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RIMES releases Standard & Poor’s Global Thematic Indices

RIMES Technologies, the leading financial data integrator, has added Standard & Poor’s Index Services’ new Global Thematic Indices to its portfolio of data. Available via both RIMES Desktop and RIMES SmartFiles®, the Global Thematic Indices include:

  • Global infrastructure
  • Water
  • Clean energy
  • Alternative energy
  • Nuclear energy
  • Timber and forestry
  • Water indices

The addition of these new indices from Standard & Poor’s reflects RIMES’ ability to respond quickly to the demands of customers for the latest investable and benchmark indices.

Andy Barrow, Head of APAC for RIMES, commented, “These new levels of service support our clients’ plans to differentiate themselves from their competition through the fast delivery of new funds and value-added investor services. The mid-office can conduct risk, performance, and compliance-monitoring quickly, cost-effectively, and with minimal additional infrastructure.”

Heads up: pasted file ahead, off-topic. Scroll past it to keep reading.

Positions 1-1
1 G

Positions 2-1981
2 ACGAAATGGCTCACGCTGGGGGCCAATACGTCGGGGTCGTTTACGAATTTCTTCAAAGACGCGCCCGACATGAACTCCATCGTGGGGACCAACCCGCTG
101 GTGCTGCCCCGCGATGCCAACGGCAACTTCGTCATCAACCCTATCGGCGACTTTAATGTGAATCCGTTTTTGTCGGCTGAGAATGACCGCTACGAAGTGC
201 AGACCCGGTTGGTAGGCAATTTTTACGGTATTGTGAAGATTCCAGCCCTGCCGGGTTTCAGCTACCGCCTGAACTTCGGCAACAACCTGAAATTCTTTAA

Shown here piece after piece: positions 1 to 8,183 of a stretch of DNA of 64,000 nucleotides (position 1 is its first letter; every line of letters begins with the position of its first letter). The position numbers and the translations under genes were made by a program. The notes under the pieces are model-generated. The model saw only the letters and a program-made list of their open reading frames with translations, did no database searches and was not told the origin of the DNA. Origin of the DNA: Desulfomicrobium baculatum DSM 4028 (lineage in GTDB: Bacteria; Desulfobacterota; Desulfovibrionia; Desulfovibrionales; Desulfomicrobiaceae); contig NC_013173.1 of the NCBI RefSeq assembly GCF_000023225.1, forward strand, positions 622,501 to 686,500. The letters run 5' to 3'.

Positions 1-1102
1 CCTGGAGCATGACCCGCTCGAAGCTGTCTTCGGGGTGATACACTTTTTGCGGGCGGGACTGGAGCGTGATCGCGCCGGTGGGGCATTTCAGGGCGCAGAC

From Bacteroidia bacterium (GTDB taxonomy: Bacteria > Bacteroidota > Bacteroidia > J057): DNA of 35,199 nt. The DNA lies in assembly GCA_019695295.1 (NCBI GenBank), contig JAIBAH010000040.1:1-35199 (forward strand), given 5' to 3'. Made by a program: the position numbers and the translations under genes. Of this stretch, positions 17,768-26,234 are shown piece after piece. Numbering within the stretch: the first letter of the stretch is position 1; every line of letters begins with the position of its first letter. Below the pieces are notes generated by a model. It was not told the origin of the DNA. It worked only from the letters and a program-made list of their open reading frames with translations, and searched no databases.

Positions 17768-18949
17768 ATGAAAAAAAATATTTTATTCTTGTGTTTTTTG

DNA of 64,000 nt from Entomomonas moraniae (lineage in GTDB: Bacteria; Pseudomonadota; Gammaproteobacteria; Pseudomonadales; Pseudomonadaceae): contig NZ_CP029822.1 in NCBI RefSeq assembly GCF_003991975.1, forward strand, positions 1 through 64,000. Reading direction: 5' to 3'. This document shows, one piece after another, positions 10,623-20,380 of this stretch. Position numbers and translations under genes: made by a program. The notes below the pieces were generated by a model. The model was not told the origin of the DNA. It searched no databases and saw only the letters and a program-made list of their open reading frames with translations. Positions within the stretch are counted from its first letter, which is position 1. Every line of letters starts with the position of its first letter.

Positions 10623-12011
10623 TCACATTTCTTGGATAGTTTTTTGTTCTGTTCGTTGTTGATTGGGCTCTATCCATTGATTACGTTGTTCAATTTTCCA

Standard & Poor’s Global Thematic Indices were initially added to RIMES in response to a request from a blue-chip Australian fund manager, and are now generally available to all RIMES clients. RIMES is able to carry standard, custom, and proprietary indices to its platform quickly to meet client demand. RIMES will typically support desktop and SmartFiles® access within two-to-three weeks of a specific request.

“Standard & Poor’s is delighted that this prestigious Australian client selected the S&P Global Infrastructure index from our thematic index series as a benchmark for their recently-released Listed Infrastructure Fund,” Guy Maguire, Standard & Poor’s Director, Index Services, said. “The thematic index series are designed to provide liquid exposure to emerging investment themes that cut across traditional industry definitions and geographical boundaries. We expect the thematic index series to attract investment managers interested in a broad range of assets offering stable yields that are higher than the broad stock market, and that have low correlations with stocks and bonds, making them good diversifiers.”

 

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